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Lived experiences of caregivers and survivors of paediatric spinal cord injury: A scoping review of qualitative studies.

Authors
  • Saxena, Akanksha1
  • Samuel, Asir John2
  • Singh, Manjeet3
  • 1 Maharishi Markandeshwar Institute of Physiotherapy and Rehabilitation, Maharishi Markandeshwar (Deemed to be University), Mullana-Ambala, Haryana, India. , (India)
  • 2 Yenepoya Physiotherapy College, Yenepoya (Deemed to be University), Mangalore, Karnataka, India. , (India)
  • 3 Department of Orthopaedics, Maharishi Markandeshwar Institute of Medical Sciences & Research, Maharishi Markandeshwar (Deemed to be University), Mullana-Ambala, Haryana, India. , (India)
Type
Published Article
Journal
The journal of spinal cord medicine
Publication Date
Mar 01, 2024
Volume
47
Issue
2
Pages
190–200
Identifiers
DOI: 10.1080/10790268.2022.2153218
PMID: 36622330
Source
Medline
Keywords
Language
English
License
Unknown

Abstract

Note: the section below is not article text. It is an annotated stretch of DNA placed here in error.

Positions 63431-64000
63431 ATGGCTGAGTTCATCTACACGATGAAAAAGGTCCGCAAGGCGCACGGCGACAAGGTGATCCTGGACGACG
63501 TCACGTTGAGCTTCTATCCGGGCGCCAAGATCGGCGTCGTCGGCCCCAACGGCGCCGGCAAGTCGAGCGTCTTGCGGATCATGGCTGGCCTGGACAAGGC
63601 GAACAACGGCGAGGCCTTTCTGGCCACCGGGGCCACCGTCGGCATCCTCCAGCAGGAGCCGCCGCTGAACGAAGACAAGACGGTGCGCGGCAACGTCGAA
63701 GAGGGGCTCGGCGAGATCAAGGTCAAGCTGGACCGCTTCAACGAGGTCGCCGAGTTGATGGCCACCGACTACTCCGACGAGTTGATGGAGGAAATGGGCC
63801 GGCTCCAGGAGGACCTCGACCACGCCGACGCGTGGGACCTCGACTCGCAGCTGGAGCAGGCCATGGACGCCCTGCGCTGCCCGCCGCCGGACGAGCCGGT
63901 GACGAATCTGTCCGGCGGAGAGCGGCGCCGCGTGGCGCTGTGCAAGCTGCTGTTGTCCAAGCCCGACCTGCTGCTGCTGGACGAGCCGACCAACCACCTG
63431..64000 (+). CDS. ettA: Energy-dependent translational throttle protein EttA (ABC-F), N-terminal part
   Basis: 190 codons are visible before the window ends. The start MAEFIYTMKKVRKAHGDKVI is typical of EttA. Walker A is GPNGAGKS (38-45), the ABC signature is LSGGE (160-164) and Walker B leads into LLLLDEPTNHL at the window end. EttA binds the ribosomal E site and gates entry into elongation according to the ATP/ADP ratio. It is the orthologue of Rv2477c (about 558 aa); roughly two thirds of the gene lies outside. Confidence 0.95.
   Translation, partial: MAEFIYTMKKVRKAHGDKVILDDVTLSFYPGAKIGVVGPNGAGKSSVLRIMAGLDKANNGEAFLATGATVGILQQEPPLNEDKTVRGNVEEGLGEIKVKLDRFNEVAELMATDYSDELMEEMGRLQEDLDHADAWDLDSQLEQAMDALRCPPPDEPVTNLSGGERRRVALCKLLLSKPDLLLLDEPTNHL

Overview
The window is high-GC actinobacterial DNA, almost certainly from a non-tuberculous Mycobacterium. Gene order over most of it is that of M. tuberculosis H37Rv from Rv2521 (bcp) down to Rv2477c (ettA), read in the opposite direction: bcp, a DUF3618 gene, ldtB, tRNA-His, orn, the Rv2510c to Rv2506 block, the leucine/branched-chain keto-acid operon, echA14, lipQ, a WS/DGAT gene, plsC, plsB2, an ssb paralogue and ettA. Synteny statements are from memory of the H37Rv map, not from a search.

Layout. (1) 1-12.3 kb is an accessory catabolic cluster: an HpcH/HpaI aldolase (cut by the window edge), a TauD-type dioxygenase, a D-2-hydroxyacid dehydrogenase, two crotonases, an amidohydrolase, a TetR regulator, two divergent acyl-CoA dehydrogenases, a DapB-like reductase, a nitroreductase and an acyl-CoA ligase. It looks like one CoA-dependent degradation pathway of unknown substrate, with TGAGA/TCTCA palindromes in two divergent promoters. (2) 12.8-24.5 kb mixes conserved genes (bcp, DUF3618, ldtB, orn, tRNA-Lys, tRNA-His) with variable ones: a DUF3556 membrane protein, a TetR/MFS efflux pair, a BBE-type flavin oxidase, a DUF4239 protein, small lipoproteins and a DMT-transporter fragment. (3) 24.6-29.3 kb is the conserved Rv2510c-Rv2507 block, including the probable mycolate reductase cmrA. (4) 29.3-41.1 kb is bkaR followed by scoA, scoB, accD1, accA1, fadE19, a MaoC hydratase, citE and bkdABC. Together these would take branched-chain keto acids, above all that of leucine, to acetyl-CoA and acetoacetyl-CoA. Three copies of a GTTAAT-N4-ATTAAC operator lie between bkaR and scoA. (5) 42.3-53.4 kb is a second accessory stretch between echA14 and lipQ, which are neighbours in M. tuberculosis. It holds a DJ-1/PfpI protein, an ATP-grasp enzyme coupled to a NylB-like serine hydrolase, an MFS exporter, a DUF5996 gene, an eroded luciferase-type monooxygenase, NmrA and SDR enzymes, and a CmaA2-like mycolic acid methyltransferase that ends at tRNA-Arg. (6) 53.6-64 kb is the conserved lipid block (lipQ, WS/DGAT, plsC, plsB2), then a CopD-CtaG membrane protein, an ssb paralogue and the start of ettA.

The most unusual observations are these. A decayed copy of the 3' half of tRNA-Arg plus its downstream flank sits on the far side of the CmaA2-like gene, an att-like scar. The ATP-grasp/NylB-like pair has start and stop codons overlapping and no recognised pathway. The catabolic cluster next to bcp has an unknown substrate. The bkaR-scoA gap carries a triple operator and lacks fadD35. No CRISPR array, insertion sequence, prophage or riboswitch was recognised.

Paediatric Spinal Cord Injury (SCI) has an impact on a child's dynamic development, disrupting their participation in school, community, and social relationships while simultaneously causing repercussions on their caregiver's life. The rare nature of paediatric SCI calls for a detailed inspection of the literature from the perspective of children and their caregivers. This scoping review of qualitative research determines the extent of literature from perspective of caregivers and individuals with paediatric SCI. 9351 full-text published articles were identified from CINAHL, Ovid, PubMed, and Scopus between 2001 and 2021. After duplicate deletion, 8354 articles were left, and 103 full-text articles were assessed for their eligibility. Finally, eight articles were assessed for their relevance. Key themes that emerged from the data were summarized, compared, and synthesized. Six studies were from the perspectives of individuals with SCI and two from caregiver's perspective. Three major themes were identified from caregivers' opinion studies: "Obstacles to community participation"; "Unmet needs related to a child with SCI"; and "Radiating effect on caregivers' lives"; whereas five were obtained from individuals with paediatric SCI opinion studies: "Adjusting to life with SCI"; "Hardships & hardiness"; "Peers & family/emotional support"; "Perception of self & body-image post injury"; and "Transitioning into post-traumatic life". There is a need for more specialized rehabilitation centers and an accessible environment in public spaces. Also, the review sheds some light on the discriminatory attitude of society as a whole, which can be improved by providing proper knowledge and awareness of SCI.

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